If the Celtics stretch, bench or trade Gerald Wallace next season, Al-Farouq Aminu would be a neat replacement. He could either play beside Jeff Green, behind him on the bench or in front, nudging Green towards a less complex role off the bench. 

    While Green is a one-dimensional scorer, Aminu can't shoot but uses his tremendous length to make a significant impact on the boards and on-ball defense.

    It's tough to gauge Aminu's market right now. He's only 23, coming off a season where he showed virtually no improvement on the previous year. But at the right price, betting on Aminu to make marginal strides on offense is a smart move.

    The Celtics would love to take him on with half their midlevel exception, which keeps him on a tradable contract in case the Aminu we've seen is the only version that will ever be.

2. Trevor Booker

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    USA TODAY Sports

    As reported by The Washington Post's Michael Lee last week, the Washington Wizards have made Trevor Booker an unrestricted free agent:

    The Wizards still want to bring back the energetic, rugged forward but Booker actually played so well in his fourth season – averaging 6.8 points with 5.3 rebounds in 72 games – that he priced himself out of what Washington had intended to spend on him.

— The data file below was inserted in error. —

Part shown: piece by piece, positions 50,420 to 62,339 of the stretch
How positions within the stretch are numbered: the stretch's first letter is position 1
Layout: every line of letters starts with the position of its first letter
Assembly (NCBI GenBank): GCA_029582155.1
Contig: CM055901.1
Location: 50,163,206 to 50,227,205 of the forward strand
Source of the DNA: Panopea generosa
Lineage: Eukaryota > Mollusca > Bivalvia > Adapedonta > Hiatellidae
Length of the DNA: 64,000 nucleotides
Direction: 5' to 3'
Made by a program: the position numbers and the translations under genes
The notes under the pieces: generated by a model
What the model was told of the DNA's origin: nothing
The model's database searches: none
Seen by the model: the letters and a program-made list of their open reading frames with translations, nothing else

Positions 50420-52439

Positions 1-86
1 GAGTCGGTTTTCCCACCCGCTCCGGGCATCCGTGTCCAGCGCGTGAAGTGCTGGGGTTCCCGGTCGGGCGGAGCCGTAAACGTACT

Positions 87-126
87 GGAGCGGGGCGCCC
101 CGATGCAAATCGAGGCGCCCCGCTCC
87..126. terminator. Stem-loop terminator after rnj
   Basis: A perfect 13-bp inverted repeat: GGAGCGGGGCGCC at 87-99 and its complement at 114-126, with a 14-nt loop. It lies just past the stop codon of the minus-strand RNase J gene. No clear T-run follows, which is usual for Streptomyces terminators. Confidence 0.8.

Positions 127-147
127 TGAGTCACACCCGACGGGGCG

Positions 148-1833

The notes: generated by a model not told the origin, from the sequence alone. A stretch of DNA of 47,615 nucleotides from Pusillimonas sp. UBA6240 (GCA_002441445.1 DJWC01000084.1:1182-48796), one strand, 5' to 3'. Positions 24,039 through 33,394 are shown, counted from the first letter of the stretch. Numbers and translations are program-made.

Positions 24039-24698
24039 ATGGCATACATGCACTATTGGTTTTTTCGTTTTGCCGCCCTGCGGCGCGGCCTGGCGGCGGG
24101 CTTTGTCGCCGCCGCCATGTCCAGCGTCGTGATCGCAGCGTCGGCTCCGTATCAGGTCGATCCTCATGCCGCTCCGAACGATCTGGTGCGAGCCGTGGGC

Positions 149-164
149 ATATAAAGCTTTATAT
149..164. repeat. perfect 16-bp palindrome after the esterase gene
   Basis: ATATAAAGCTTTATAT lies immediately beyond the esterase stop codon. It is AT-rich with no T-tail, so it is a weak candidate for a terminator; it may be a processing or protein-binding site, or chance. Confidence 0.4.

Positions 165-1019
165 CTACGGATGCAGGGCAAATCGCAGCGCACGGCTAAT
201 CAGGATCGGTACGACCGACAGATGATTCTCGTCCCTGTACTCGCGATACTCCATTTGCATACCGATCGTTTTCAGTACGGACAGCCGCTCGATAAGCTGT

Before the season began, Booker was eligible for a qualifying offer of $3.4 million as the 23rd pick in the 2010 NBA draft. But Booker was set to earn an offer nearly $1.3 million higher after meeting what the NBA collective bargaining agreement calls, “starter criteria.” If a non-lottery first-round pick starts at least 41 games or plays 2,000 minutes, he is eligible to receive the same qualifying offer as the ninth overall pick. Booker started 45 games.

    The Boston Celtics are overflowing with power forwards, and Booker may be out of their price range anyway. But he's a quality NBA player, and adding him makes it easier to move either Brandon Bass, Jared Sullinger or Kelly Olynyk. 

    Offering the full midlevel exception would be questionable if no other moves were made, but it would be a solid brush stroke in a larger picture.

1. Emeka Okafor

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    Brian Babineau/Getty Images

    Aside from a top-10 overall player, what's the number one thing Danny Ainge should be trying to acquire this summer? Rim protection. 

    Emeka Okafor missed last season with a neck injury, but he's "only" 31 and hopefully far from washed up. Okafor logged over 2,000 minutes two years ago and was an above-average rebounder who banged down low, set hard screens and scored on the occasional post-up.

    On the Celtics, he'd slide into his natural position at center, giving Brad Stevens a big on the back line he didn't have last year. Is he worth a full midlevel exception—four years at about $23 million? That's a contract Boston should be excited about. If, of course, Okafor is healthy.